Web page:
How to seriously annoy a proofreader

Say: “Why do we need proofreaders anymore? We have SpellCheck!”

Arrrrggggggghhhhhh. Seriously?

Granted, SpellCheck is a wonderful tool. Those obtrusive red squiggles will alert you to a lot of errors. But no, SpellCheck does not replace a pair of human eyes and a human brain processing what those eyes are reading.

SpellCheck will tell you if you mispelled [sic] misspell. It will let you know that you typed the same word word twice. In other words, obvious errors. But there are so many other things that can go wrong when one is writing.

Homonym confusion, for example. SpellCheck won’t tell that you typed hear when you meant here. Or to instead of too. If you make a typo (e.g., writ instead of write) and your typo is a legitimate word, SpellCheck won’t indicate your error.

SpellCheck couldn’t care less if you spell out numbers in one paragraph and then type numerals in the next one. And speaking of which, SpellCheck won’t tell you that it’s wrong to say “I could care less” when you really mean that you couldn’t.

SpellCheck won’t keep track of consistency for you. If you’re writing a novel and your heroine’s name is Joan, SpellCheck won’t highlight the fact that you zoned out while writing Chapter 3 and referred to Joan as Jean.

If your verbiage is inaccurate, only a human being can tell you that. If you refer to Las Vegas as “Tinseltown,” SpellCheck won’t magically jump into your document and let you know that Tinseltown is a nickname for Hollywood, not Vegas. (Yes, this is a real error that I corrected in a manuscript.)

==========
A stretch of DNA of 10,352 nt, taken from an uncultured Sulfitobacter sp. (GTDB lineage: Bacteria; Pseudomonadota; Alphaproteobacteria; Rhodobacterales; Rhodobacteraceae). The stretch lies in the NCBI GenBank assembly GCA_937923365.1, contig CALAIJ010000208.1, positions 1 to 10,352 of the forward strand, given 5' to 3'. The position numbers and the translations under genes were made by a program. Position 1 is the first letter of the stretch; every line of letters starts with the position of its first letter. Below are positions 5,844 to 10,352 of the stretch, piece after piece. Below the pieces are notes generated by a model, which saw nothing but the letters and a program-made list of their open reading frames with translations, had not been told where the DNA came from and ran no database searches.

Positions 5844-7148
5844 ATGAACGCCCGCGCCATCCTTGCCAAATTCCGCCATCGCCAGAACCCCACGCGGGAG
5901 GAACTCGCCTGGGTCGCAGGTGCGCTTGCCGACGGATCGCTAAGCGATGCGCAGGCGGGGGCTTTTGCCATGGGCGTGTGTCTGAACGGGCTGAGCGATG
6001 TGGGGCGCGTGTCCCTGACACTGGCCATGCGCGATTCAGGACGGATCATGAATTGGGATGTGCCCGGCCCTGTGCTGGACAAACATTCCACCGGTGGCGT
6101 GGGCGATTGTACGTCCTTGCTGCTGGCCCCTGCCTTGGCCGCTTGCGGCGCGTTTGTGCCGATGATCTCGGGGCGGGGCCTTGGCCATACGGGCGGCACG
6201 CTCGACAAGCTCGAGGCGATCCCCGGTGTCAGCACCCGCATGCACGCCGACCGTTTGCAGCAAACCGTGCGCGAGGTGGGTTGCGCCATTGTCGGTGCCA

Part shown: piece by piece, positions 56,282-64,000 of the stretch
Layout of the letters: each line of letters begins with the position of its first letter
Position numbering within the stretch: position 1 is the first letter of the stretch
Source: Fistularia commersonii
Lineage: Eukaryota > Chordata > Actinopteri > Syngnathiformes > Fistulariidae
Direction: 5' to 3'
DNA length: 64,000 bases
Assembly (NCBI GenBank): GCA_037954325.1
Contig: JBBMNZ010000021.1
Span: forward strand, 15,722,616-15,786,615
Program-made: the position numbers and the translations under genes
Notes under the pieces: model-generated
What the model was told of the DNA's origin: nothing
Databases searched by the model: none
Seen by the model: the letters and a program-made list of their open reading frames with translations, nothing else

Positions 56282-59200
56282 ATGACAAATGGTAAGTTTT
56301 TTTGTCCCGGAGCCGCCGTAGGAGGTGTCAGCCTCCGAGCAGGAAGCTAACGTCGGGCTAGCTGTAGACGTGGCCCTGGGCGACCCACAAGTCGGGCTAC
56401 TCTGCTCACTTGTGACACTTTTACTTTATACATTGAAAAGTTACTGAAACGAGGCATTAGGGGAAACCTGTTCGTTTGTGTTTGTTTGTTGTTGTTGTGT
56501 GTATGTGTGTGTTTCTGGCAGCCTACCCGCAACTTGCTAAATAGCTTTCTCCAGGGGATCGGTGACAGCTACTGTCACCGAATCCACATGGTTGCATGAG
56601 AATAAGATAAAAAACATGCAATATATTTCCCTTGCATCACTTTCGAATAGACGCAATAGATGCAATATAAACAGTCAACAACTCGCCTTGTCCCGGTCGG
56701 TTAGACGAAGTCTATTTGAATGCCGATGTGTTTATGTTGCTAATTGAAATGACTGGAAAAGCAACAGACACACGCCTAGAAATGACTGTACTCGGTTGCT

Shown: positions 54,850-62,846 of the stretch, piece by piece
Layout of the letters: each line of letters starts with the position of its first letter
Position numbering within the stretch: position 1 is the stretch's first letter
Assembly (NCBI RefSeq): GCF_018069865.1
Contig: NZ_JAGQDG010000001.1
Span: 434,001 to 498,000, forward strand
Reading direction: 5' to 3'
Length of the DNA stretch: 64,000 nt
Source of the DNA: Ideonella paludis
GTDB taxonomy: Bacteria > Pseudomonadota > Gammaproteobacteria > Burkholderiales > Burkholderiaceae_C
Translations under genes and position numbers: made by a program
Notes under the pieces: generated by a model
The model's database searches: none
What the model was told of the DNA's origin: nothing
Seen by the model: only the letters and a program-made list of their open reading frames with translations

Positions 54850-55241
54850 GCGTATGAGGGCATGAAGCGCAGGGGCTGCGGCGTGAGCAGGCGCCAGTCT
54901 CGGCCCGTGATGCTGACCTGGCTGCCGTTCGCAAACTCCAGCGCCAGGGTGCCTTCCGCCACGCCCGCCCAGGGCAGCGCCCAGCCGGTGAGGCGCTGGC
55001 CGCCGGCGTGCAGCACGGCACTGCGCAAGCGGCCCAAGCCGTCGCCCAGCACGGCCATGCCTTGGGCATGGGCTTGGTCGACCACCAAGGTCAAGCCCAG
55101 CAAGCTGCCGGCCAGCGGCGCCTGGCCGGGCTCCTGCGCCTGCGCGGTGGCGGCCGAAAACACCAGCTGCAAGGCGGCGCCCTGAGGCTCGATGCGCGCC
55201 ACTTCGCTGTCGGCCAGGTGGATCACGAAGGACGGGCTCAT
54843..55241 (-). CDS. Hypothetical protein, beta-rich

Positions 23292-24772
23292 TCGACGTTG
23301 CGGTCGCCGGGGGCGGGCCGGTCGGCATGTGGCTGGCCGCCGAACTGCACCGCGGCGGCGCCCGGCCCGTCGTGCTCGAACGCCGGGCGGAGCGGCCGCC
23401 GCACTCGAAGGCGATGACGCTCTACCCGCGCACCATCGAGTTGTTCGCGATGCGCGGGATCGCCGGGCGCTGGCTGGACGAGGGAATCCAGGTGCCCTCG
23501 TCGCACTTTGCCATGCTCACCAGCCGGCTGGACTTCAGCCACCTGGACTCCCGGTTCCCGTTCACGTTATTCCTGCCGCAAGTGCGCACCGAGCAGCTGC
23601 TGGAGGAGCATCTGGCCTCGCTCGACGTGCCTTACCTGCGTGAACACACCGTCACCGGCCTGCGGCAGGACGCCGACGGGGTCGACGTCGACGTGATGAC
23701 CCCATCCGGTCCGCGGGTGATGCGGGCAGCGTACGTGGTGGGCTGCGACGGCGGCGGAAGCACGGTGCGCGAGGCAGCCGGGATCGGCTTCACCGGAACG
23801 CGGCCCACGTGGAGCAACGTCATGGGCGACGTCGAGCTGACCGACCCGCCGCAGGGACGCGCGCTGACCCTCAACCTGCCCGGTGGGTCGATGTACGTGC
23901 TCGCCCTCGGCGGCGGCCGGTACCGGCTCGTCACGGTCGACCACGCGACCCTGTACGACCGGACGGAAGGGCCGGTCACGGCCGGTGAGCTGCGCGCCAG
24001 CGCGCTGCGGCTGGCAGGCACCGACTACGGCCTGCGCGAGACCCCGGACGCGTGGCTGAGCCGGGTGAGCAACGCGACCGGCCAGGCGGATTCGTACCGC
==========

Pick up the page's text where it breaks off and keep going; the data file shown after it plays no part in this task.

You can type “Bakersfield is the capital of California,” and SpellCheck won’t argue with you. As long as you spell Bakersfield and California correctly, only a proofreader will tell you no, Sacramento is the capital.

If you write “Egg yolks are also known as the albumin,” SpellCheck will tell you that you spelled albumen incorrectly. Actually, scratch that. Albumin is also a legitimate word, so SpellCheck won’t differentiate. But even worse, it won’t tell you that albumen is egg white, not egg yolk. (Yes, I’m sneaky.)

I could go on and on with these, but I think you get my point.

So please, don’t annoy your proofreaders. They are still quite¬†irreplaceable.


Comments

3 responses to “How to seriously annoy a proofreader”

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  1. Craig says:

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  3. Erica says:

    Thank you so much!